The other ramp is held on by just threading rope through some holes in the ramp and ferry.

The Iron End
The "iron" end
The Rope End
The "rope" end

Note in the two pictures below, the two different hold-downs for the ramp levers. The levers are used to raise and lower the ramps when docking to account for differences in levels between the water and the shore. While under way, the levers would have been held down with some sort of mechanism so the ramps wouldn't be in the water. On the "iron" side I fashioned simple iron hooks (from blackened brass, of course) to hold down the levers. On the "rope" side, I made up rope slings. I made thimbles for the rope slings where they attach to the eye bolt since I figure they'd get a fair amount of wear and tear.

Iron hold-down
Iron hold-down
Rope hold down
Rope hold-down

The ferry was completed on December 2, 2004. In all, it took about 80 hours to build. Also seen in these pictures are the two different approaches to the cleats. On the "iron" end, I arbitrarily put them on the rail. On the "rope" end, I put them on the sides. I think the sides are more likely (and there is an old drawing of a ferry that shows them this way) but I wanted to show both ideas. You may also notice that the ramp levers are longer on the iron end than on the rope end. In fact, the iron-end ramp is longer than the rope-end ramp (5 feet vs. 4 feet). The sketches we have show a fairly short ramp but it seems almost too short. In keeping with the two-ended theme of the model, I made two different length ramps as a study aid.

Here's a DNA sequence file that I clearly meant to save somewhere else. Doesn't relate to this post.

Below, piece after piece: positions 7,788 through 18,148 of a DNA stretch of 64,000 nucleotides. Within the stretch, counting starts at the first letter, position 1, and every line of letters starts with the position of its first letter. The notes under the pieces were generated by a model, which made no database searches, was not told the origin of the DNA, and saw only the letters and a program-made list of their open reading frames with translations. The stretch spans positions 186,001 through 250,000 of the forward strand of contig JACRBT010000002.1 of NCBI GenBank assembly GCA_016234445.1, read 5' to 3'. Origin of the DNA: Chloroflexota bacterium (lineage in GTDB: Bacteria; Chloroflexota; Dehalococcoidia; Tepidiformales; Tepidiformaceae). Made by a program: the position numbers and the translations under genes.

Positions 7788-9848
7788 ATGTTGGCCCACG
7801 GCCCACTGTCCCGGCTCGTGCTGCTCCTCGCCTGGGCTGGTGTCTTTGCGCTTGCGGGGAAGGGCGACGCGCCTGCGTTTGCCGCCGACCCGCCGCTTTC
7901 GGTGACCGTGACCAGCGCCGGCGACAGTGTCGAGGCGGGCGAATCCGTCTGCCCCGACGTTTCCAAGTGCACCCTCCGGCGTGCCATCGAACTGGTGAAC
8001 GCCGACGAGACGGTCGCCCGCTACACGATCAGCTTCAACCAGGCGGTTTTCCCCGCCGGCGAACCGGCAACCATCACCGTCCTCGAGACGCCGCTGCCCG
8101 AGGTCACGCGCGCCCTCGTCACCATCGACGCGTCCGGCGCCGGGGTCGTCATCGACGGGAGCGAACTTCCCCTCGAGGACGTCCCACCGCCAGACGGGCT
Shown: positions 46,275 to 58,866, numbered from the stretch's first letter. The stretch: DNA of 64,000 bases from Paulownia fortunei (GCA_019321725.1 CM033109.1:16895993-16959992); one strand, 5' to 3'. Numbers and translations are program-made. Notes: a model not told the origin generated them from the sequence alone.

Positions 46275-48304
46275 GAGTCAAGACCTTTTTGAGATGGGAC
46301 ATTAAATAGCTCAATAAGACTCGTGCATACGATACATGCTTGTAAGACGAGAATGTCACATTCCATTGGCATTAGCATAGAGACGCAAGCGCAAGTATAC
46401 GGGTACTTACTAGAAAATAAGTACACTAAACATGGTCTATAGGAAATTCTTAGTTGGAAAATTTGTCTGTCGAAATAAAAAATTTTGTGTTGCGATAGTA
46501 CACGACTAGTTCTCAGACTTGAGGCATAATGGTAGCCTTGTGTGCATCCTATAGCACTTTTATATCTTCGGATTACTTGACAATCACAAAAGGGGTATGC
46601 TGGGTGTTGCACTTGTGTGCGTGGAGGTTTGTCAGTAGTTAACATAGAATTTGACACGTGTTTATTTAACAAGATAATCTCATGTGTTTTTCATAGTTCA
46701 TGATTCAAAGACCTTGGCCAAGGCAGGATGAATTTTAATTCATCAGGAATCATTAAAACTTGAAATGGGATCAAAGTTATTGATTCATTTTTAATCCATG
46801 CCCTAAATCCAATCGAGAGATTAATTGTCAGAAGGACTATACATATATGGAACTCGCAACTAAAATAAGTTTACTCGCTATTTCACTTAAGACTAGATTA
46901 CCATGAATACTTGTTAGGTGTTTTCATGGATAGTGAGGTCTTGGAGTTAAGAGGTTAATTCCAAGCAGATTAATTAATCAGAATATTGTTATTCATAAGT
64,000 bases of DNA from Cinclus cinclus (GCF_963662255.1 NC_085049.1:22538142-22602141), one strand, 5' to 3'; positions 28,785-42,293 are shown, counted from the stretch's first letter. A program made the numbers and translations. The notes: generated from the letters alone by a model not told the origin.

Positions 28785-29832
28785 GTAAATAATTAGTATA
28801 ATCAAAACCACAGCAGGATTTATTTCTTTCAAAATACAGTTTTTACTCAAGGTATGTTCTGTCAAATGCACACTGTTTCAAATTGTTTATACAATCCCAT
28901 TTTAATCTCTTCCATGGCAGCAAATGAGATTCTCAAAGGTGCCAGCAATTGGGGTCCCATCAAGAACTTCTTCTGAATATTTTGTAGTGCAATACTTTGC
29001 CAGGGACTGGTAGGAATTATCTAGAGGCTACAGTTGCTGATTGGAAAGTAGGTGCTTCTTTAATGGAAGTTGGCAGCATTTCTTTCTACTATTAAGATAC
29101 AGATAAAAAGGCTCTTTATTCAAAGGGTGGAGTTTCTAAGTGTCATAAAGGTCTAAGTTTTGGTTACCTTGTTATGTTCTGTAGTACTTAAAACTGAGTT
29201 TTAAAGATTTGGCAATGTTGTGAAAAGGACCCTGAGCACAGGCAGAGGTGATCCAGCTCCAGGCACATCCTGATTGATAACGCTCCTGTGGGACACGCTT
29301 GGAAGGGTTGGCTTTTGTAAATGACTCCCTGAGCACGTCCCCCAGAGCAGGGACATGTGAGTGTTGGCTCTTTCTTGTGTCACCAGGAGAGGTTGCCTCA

Completed Ferry
Completed ferry
Completed Ferry
Completed ferry

This was a fun project! Not particularly difficult (a good thing since it's only my second scratch-built model) but, because of the lack of plans, somewhat challenging nonetheless. There's no question in my mind that scratch building provides me with the greatest amount of satisfaction in this hobby. Sometimes, I think the "scratch" part has to do with all the head scratching that takes place while you figure out how to do something! Great fun though.